Interne krachten.

Skien is een sport van bewegingen en daar zijn interne krachten bij nodig. Om te kunnen bewegen heeft het lichaam krachten nodig. Het lichaam zal zich moeten bewegen.

SKIING – A SPORT OF MOVEMENT

The PMTS has identified four movements to demonstrate how skiing works.
This section discusses the four movements and how they are applied when skiing. It is important for instructors and skiers to understand not only how the movements work individually but also how they work with, and affect one another, to create different ski/snow interactions. A thorough understanding of the four movements provides the instructor with the ability to teach skiing effectively and to accurately analyse a skier’s movements.

THE FOUR MOVEMENTS OF SKIING

The four movements of skiing are:
  1. FORE/AFT MOVEMENT
  2. ROTATIONAL MOVEMENT
  3. LATERAL MOVEMENT
  4. VERTICAL MOVEMENT
Each of the movements has a direct effect on the skis and how they interact with the snow. The movements and their effect are applied through the base of support, which is defined as the portion of the ski or skis under the foot or feet. Another important term referred to in this chapter is the centre of gravity
which is defined as the point in the body where all mass acts as if it is concentrated. For example the body rotates around the centre of gravity when it performs a spin in the air. The location of the centre of gravity
changes as we move and can even fall outside of the body. Standing still ina good athletic skiing position, the centre of gravity will be in our core area, approximately in line with our navel and a few centimetres in front of our spine.

FORE/AFT MOVEMENT

Fore/Aft movement occurs along the length of the skis and is controlled by the
ankle, knee and hip joints, movement in the spine and the position of the arms.
The goal of fore/aft balance is to allow the skier to stay balanced and maintain
an athletic position. The skier’s position along the length of the ski may vary
depending on terrain and the desired outcome to be achieved. Fore/aft balance
is always being challenged and is often referred to as dynamic balance and
skiers will be constantly moving to and from a balanced position.

The benefits of good fore/aft balance are:

• the skier stands in an efficient posture
• even pressure will be maintained along the length of the skis
• ski design is able to be utilised to its full potential
• it makes it easier to access the other movements

An athletic stance

An athletic stance is the reference point for describing how a skier is standing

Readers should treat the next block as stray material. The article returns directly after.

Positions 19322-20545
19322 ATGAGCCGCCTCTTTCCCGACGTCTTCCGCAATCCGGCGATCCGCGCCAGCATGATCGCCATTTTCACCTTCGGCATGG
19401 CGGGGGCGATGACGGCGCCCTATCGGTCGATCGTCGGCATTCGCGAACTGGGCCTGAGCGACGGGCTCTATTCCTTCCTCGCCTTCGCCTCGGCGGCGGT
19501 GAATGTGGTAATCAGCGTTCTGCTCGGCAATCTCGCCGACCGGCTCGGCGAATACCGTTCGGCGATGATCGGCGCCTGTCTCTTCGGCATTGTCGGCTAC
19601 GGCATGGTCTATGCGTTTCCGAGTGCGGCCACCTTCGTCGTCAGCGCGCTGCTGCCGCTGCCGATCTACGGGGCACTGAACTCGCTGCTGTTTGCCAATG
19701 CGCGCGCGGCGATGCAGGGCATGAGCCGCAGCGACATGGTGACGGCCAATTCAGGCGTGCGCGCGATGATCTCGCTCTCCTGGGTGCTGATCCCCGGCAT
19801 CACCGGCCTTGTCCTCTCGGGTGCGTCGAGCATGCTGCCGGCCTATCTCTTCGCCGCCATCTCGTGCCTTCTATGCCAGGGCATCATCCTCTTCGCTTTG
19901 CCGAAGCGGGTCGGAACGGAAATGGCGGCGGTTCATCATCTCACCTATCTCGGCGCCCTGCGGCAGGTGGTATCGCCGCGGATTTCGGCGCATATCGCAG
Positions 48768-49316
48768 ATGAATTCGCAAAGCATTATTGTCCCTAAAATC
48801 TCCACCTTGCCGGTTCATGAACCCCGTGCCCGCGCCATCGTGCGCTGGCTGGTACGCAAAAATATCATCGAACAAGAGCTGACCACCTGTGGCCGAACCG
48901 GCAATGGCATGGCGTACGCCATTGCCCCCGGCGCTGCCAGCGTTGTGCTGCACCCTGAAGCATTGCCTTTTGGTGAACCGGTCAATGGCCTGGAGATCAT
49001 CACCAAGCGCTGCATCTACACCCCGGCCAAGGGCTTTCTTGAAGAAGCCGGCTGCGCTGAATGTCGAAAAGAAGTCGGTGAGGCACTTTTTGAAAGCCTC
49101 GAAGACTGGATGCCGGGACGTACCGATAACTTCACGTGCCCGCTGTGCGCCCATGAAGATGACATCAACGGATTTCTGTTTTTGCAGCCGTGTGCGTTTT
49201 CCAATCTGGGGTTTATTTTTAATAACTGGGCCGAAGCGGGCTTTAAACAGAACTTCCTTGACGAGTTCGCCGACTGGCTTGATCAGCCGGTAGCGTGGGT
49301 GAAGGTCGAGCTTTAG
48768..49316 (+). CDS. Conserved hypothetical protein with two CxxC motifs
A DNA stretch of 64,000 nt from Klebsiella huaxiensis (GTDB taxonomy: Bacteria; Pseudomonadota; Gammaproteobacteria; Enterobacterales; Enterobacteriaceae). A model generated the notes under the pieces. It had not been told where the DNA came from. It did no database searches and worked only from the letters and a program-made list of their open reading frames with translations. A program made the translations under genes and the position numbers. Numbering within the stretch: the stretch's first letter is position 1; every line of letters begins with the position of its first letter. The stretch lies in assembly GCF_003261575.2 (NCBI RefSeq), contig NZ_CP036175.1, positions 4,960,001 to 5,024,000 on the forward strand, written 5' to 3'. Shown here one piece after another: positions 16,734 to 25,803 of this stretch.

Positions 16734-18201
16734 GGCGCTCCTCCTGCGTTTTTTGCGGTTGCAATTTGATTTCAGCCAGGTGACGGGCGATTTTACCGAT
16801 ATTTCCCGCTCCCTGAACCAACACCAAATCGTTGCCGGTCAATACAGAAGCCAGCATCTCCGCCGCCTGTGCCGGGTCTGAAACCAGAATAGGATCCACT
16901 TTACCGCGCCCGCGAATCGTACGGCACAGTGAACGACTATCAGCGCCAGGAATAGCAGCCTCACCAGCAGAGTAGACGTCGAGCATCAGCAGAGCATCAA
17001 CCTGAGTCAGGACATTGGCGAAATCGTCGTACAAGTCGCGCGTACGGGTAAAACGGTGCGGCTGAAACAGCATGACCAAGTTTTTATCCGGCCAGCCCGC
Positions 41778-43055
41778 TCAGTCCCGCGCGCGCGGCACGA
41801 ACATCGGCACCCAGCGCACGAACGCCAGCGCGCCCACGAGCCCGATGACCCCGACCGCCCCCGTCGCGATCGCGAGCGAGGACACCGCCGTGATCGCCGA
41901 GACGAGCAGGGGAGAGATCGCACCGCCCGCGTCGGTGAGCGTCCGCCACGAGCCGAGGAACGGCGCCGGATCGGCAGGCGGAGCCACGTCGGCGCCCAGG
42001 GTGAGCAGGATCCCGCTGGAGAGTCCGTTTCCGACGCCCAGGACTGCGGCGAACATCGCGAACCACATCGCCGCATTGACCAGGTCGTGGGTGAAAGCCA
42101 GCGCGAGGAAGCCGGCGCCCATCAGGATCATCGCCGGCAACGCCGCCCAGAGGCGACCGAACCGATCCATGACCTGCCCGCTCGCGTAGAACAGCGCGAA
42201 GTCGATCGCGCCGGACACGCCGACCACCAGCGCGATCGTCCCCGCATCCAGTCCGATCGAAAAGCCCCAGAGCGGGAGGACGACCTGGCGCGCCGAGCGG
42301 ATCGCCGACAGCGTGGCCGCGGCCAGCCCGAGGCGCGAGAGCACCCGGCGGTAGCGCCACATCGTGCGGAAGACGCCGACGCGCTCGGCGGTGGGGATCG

on his/her skis. It is described here in a stationary position.
The centre of gravity will be directly above the centre of the base of support and directly between the two skis. The ankles, knees and hips will be bent relatively equally, with the hips aligned over the top of the feet and the upper body tilted forwards. The feet will be about hip width apart with the knees aligned approximately laterally over the second toe and the skis flat on the snow. Arms will be held in front of the body slightly wider than shoulder
width at approximately navel height. The skier’s weight will be spread evenly between the two skis.
Fore/aft balance is constantly challenged when skiing. The angle of the slope under the foot, the speed of travel and the phases of the turn are always challenging the relationship between the base of support and the centre
of gravity.
At a beginner level the environment is relatively simple and only small changes in pressure or forces are felt from the terrain, but at an advanced level this can become very complex. Fore and aft movements are required for adjusting the body parts as these changes under the feet occur, so that we can keep the centre of gravity in an ideal athletic skiing position relative to the base of support and the intent of the skier. One way of doing this is to move the body back and forth along the base of support by flexing or extending the joints in the ankles, knees, hips and spine. The muscles surrounding these joints control this movement. Another option is to move the base of support back and forth under the body. This can be achieved by flexing the ankles (dorsiflexion) to pull the feet back or by extending the ankles (plantar flexion) to slide the skis forward while the upper body remains stable. Either moving the body fore and aft above the base of support or moving the base of support underneath the body or a combination of both can be used.
At a beginner level it is generally easier to move the body above the base of
support. As skiers advance they can develop the ability to manipulate the base of support.

ROTATIONAL MOVEMENT

Rotational movement occurs when the body or parts of the body move in a circular path around a vertical axis. Parts of the body can move in the same or opposing directions.
In skiing the most common ways the body can rotate are:

Rotating the lower body.

In this situation the femurs rotate underneath the pelvis and each leg becomes the vertical axis. The two points we use to define this axis are the pivot point on the sole of the foot directly under the ankle joint and the head of the femur. Each leg is rotated independently around its axis. Most of the rotation in this axis occurs / originates in the hip socket and is controlled by using the muscles connecting the femur and the pelvis. As the leg rotates from this joint a rotational separation occurs between the femur and the pelvis.